The visual feast that is Tron was not on my list but something made me watch it and I am very glad to have. The immaculate design of the world in which it is set begins even before we enter the computer and begin the adventure. Accompanying the perfect image is an elaborate (award winning) electronic score from Daft Punk.
Overall the effect of modern VFX and cinematography made this a very enjoyable film. I never got too into Sci-fi films but perhaps this new technology which helps blur the boundaries of possibilities, makes them all the more realistic, thus allowing natural emotion and realism from the acting.
A BBC adaption of Michel Faber’s bestselling novel, and a mighty good job they did. I am in love with this drama. Admittedly I haven’t read the book, as I don’t read all that often, but I think this must have been an awesome novel to create this wonderful work of drama.
Following the life of Sugar (Romola Garai) as she finds an escape from her seedy, London life as a prositute when wealthy William Rackham (Chris O’Dowd) pays her a visit, takes a fancy and moves her out into a kept life, but still far from ideal.
Sugar is plagued by the death of her friend, Elizabeth, who was beaten to death by visitors to Mrs Castaway’s (Gillian Anderson) brothel. As such Sugar is writing an emotionally driven and angry novel that depicts her fantasy revenge on the punters she must endure. All the while she makes incidentally becomes intwined in the life of William Rackham’s ‘disturbed’ wife Agnes (Amanda Hale).
There are many emotional moments of sincerity bought about by a fantastic cast and gorgeous, indulgent design that draws you in to the world, be it seedy in the depths of filth, or in the clean, upper-class, Chepstow Villas. What really stands out is the original score by Cristobal Tapia de Veer with modern nuance and sound design that escapes the usual period genre classical score. The music lifts and swells but in a contemporary, yet completely befitting way. This only adds to the feelings and setting that are so exquisitely set out.
I have not seen a BBC drama that holds so much strength in production and performance. Superb.
How this film evaded me I have no idea as I found it truly spectacular. Beautiful visuals and perfect nuances in sound design only went one step further on evoking the imagination whilst the compelling narrative and plot kept me well indulged.
It was a feast of scenery and twists, every moment was consequential, with terrific performances from a strong cast. Full of emotional and quirky rivets that exploit the surreal to its maximum, creating only a feeling of lust and discovery for the viewer.
Jared Leto played the ever tormented and desperate lead character “Nemo Nobody” with great support from a generous cast. Including strong performances from my favourite attitude driven female, Juno Temple and emotional Rhys Ifans.
I have always thoroughly enjoyed the entire Harry Potter series. The magic, fantasy,drama and yet family orientated films have captured my imagination and now are a catalyst of nostalgia. With that it is no surprise that I was very much looking forward to this penultimate offering.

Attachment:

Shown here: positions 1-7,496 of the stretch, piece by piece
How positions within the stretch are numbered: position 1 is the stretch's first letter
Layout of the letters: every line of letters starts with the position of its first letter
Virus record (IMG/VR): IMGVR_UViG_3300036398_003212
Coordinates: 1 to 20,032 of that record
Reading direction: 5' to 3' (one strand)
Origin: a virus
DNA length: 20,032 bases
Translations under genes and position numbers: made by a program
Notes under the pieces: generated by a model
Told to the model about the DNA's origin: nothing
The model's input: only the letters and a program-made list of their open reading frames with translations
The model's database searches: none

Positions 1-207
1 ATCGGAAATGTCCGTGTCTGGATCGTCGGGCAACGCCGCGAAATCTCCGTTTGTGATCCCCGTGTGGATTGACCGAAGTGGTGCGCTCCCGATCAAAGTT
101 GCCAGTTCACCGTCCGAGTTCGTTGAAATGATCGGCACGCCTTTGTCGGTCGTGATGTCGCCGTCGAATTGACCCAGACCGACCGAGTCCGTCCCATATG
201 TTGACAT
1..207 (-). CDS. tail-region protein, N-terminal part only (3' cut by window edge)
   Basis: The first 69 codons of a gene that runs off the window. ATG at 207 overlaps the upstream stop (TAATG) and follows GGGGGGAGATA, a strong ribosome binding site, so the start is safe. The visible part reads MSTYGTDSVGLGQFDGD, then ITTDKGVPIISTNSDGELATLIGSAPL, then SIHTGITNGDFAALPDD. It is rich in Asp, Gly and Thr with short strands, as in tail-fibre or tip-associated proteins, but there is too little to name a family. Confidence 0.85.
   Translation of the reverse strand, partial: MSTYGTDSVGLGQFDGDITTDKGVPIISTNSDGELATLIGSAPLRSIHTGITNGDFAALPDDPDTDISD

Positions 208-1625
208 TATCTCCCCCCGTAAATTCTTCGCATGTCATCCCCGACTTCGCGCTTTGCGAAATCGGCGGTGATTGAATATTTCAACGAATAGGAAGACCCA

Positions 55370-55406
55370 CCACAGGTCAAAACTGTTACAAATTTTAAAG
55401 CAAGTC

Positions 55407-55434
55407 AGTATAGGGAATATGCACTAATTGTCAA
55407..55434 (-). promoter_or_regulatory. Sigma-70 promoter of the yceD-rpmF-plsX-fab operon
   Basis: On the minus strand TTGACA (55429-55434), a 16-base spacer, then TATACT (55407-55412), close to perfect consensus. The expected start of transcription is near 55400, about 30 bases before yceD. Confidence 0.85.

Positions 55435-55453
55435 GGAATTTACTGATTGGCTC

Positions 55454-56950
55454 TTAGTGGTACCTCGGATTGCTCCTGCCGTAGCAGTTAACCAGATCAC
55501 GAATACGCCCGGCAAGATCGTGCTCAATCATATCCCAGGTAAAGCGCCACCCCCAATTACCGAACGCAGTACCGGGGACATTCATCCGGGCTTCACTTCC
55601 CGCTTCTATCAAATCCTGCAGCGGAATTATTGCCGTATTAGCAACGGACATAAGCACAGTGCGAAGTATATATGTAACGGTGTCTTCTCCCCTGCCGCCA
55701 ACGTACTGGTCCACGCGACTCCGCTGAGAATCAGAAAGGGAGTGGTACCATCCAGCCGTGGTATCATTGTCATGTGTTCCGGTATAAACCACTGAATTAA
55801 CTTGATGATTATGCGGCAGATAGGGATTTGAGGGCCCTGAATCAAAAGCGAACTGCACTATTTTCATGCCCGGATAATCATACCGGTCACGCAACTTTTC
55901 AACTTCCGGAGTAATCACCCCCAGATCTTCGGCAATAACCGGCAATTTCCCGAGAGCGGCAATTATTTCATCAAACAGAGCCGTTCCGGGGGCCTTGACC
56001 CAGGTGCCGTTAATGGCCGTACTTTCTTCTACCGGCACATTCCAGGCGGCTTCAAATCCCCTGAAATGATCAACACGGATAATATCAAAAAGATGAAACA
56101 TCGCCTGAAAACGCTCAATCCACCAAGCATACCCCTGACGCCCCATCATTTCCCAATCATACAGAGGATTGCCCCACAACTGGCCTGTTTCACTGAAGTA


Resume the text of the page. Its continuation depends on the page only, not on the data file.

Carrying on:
The film was strong but not as much as the previous. It was wonderfully shot though mostly very dark. I never noticed before the attention to detail in the design of everything including the newspaper which is a typography dream.
The flow of the film was slow, very slow, but it didn’t feel drawn out. At two and a half hours it is quite an epic feature, it doesn’t quite necessarily need to be this length though. Overall it is a very good film, though there are still a few things that could have been ironed out, for one thing the acting is still not the best.
Not A review, but a new venture that you may be interested in. An online magazine of music, design, moving-image and fashion. With creative professionals, writers and bloggers sharing their knowledge and thoughts.
A romantic comedy with all the right elements. Starring Reese Witherspoon, Paul Rudd, Owen Wilson and Jack Nicholson, the plot follows an ex USA softball player on her quest for something new. A professional baseball player who is self-obsessed and romantically awkward. A corporate employee in crisis and his father who put him in such a position.
The film is an easy watch, humorous and even touching at times. A perfect example of the genre. It was clean in presentation, performances were strong especially by Paul Rudd who is being made an escape goat of by his father. His comic acting is sincere and allows for much greater depth of character than many others.
It has been reported that the film was set into production in 2005 when director James L. Brooks began researching female athletes. He then got interested in corporate dilemmas. Eventually the total cost of the film reached $120 million, which may be why this feature is so very well made.
A film about the 2008 global economic crisis, documenting the events that happened and explaining in some detail how the financial system collapsed. This award winning feature focuses on the avoidance of political process by the financial industry to build their fortunes. It is not an objective look at the crisis but a piece aimed at displaying the ‘crimes’ that were committed and have gone unpunished. The film uses animation to explain the structure of the financial industry, though even with some went well over my head. The film does use a lot of techniques to make it more appealing, the most obvious is the narrator, actor Matt Damon and the use of interviews with front line economists.
Overall this was a good film though it did feel at times to be applying too much emphasis on getting its anger portrayed.